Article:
Functionally Structured Genomes in Lactobacillus kunkeei Colonizing the Honey Crop and Food Products of Honeybees and Stingless Bees.
Bottom Line: A gene flux analysis, including previously sequenced Lactobacillus species as outgroups, indicated the influence of reductive evolution.We suggest that these features have resulted from a genome-wide loss of genes, with integrations of novel genes mostly occurring in regions flanking the origin of replication.The results provide an extended framework for reductive genome evolution and functional genome organization in bacteria.
Affiliation: Department of Molecular Evolution, Cell and Molecular Biology, Science for Life Laboratory, Uppsala University, Sweden.Show MeSH
Mentions: To determine whether the strains that are able to coinfect A. mellifera also recombine more frequently than other strains in their core genome, which would be indicative of long-term coexistence, we compared the topologies of all 790 single gene trees (fig. 9). None of the 790 trees supported a sister relationship for strains Fhon2 and Fhon13, nor of any of these with strain LAfl. Overall, we observed a strong coherence between the single gene and the concatenated tree topologies regarding the diversification pattern between the microclusters. For example, of the 60 trees inferred from genes longer than 2 kb, 53 supported the monophyly of the four described microclusters with high bootstrap support (>95%). Overall, only 31 of the 790 trees provided strong support (>95%) for a clustering of strains of different microcluster types. The 31 trees with a deviant topology included 9 trees in which LMbo clustered with the A-group strains (as shown for genes longer than 2 kb in supplementary fig. S12, Supplementary Material online), and 18 trees in which LAnu clustered with the B-group strains (as shown for genes longer than 2 kb in supplementary fig. S13, Supplementary Material online).Fig. 9.—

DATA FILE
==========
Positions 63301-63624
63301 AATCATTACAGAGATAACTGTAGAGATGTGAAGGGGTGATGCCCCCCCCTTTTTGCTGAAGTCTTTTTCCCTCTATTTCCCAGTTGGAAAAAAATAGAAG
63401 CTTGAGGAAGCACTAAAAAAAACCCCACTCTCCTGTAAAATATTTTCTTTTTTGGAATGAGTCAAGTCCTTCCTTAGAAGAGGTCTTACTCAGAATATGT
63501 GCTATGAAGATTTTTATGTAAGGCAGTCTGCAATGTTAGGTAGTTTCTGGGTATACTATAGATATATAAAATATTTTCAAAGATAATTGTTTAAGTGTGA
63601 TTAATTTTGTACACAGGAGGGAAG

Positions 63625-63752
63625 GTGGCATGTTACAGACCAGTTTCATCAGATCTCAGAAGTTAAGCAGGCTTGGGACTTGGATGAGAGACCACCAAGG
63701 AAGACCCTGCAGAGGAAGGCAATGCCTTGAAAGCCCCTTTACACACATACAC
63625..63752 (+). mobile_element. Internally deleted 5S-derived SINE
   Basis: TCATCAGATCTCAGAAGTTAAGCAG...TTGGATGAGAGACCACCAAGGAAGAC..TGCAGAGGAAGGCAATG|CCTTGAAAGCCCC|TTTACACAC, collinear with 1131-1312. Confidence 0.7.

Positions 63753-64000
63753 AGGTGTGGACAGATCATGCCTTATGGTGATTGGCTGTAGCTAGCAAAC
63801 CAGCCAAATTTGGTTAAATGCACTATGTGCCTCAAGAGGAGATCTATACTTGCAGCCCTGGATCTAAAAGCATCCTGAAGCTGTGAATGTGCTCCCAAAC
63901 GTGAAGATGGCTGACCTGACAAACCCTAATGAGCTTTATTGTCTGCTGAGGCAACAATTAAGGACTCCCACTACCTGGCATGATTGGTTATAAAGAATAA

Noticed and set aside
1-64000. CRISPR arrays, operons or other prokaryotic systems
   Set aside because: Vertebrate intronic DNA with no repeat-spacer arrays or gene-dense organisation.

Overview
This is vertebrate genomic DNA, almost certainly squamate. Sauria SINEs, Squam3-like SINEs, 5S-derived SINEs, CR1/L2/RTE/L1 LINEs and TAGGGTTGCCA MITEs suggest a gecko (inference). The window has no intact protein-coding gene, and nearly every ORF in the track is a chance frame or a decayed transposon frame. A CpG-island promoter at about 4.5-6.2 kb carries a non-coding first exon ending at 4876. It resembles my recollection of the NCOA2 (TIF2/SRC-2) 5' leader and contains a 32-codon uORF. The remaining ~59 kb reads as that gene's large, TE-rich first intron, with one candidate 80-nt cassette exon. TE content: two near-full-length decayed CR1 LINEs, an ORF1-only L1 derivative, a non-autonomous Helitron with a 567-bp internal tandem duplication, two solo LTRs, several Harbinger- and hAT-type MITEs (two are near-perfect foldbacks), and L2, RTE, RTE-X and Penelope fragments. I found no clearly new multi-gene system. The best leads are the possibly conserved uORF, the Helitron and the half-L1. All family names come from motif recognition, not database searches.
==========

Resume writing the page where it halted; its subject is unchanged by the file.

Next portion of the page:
Affiliation: Department of Molecular Evolution, Cell and Molecular Biology, Science for Life Laboratory, Uppsala University, Sweden.